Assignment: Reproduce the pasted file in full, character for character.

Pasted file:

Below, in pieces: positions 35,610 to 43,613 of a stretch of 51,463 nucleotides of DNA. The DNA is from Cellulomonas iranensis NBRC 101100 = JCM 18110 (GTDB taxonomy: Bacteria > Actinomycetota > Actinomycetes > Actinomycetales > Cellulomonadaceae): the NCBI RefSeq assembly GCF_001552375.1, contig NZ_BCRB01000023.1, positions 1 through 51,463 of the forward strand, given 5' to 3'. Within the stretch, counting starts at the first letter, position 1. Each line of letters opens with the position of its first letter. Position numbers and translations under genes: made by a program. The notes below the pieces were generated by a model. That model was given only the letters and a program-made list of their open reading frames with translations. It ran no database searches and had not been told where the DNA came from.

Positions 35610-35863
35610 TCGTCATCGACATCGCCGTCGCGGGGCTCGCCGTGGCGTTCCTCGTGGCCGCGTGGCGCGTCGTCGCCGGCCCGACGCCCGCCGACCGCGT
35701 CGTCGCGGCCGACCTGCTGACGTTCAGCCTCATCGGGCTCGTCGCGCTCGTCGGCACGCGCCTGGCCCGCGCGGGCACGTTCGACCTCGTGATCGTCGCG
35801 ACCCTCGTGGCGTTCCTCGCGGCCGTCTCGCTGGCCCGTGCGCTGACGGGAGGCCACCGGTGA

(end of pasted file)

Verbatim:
Below, in pieces: positions 35,610 to 43,613 of a stretch of 51,463 nucleotides of DNA. The DNA is from Cellulomonas iranensis NBRC 101100 = JCM 18110 (GTDB taxonomy: Bacteria > Actinomycetota > Actinomycetes > Actinomycetales > Cellulomonadaceae): the NCBI RefSeq assembly GCF_001552375.1, contig NZ_BCRB01000023.1, positions 1 through 51,463 of the forward strand, given 5' to 3'. Within the stretch, counting starts at the first letter, position 1. Each line of letters opens with the position of its first letter. Position numbers and translations under genes: made by a program. The notes below the pieces were generated by a model. That model was given only the letters and a program-made list of their open reading frames with translations. It ran no database searches and had not been told where the DNA came from.

Positions 35610-35863
35610 TCGTCATCGACATCGCCGTCGCGGGGCTCGCCGTGGCGTTCCTCGTGGCCGCGTGGCGCGTCGTCGCCGGCCCGACGCCCGCCGACCGCGT
35701 CGTCGCGGCCGACCTGCTGACGTTCAGCCTCATCGGGCTCGTCGCGCTCGTCGGCACGCGCCTGGCCCGCGCGGGCACGTTCGACCTCGTGATCGTCGCG
35801 ACCCTCGTGGCGTTCCTCGCGGCCGTCTCGCTGGCCCGTGCGCTGACGGGAGGCCACCGGTGA